Cell Calls, Texts Can Distract Even If Unanswered

Cell Calls, Texts Can Distract Even If Unanswered

Cell Calls, Texts Can Distract Even If Unanswered

Just knowing you have a message can affect your performance, study finds

SOURCE: Florida State University, news release, July 9, 2015

TUESDAY, July 14, 2015 (HealthDay News) -- Simply hearing your mobile phone ring or feeling it vibrate is enough to significantly distract you, a new study suggests.

And, the level of distraction is similar to that of actually talking or sending text messages on the device, the researchers found.

"The level of how much it affected the task at hand was really shocking," study co-author Courtney Yehnert, a research coordinator at Florida State University, said in a university news release.

The study was published recently in the Journal of Experimental Psychology: Human Perception and Performance.

"Although these notifications are generally short in duration, they can prompt task-irrelevant thoughts, or mind-wandering, which has been shown to damage task performance," the researchers wrote.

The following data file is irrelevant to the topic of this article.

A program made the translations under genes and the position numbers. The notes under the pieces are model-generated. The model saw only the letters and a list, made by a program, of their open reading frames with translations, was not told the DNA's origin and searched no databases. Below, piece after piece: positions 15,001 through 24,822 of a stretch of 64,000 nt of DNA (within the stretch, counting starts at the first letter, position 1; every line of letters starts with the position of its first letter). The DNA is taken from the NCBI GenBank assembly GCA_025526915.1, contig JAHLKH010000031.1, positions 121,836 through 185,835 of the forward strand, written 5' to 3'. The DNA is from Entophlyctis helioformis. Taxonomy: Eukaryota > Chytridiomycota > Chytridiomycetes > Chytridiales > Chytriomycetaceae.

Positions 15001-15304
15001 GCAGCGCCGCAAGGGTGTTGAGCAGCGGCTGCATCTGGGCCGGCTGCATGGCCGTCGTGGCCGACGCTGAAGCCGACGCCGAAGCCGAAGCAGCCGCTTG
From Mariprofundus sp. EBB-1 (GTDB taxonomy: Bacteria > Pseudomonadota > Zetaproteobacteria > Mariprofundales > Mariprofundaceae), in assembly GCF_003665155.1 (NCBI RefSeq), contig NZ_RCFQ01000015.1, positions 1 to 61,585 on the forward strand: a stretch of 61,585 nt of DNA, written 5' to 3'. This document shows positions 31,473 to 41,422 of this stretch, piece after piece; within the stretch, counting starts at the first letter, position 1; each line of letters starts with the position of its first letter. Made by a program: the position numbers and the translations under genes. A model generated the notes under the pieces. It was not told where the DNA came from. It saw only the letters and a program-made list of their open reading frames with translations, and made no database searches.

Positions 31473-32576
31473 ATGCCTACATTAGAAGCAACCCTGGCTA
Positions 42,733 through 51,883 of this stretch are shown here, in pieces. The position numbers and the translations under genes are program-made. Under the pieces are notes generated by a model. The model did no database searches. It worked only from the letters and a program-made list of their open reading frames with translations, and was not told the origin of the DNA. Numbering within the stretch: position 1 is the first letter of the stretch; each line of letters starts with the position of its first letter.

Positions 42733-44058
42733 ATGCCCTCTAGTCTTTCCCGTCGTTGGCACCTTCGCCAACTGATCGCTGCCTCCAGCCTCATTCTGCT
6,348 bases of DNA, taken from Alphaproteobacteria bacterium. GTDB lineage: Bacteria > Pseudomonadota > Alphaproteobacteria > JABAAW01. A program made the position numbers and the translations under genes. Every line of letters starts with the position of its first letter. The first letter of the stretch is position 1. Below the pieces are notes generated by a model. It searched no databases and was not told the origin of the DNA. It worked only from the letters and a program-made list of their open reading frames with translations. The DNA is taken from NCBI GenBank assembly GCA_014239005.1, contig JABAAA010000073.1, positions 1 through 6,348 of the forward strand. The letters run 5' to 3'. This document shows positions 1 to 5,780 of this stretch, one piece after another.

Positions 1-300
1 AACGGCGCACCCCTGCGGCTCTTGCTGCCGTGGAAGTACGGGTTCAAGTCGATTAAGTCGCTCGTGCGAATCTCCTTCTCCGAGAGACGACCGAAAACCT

"Cellular phone notifications alone significantly disrupt performance on an attention-demanding task, even when participants do not directly interact with a mobile device during the task," they added.

In the study, participants' performance on a computer task was assessed when they had no distractions and when they received calls or message alerts on their cellphones. They did much worse -- making about three times as many mistakes -- on the task when distracted by calls or text alerts on their cellphones, the study found.

Previous studies have shown that using a mobile phone leads to poorer performance when people are trying to do other things. This study is the first of its kind and shows that simply being aware of a missed call or text can have the same effect, the researchers said.

They added that while the study did not involve driving, the results are relevant to the issue of distracted driving.

"Even a slight distraction can have severe, potentially life-threatening effects if that distraction occurs at the wrong time," lead author Cary Stothart, a psychology doctoral student at Florida State University, said in the news release.

"When driving, it's impossible to know when 'the wrong time' will occur. Our results suggest that it is safest for people to mute or turn off their phones and put them out of sight while driving," Stothart added.

More information

The U.S. Centers for Disease Control and Prevention has more about distracted driving.

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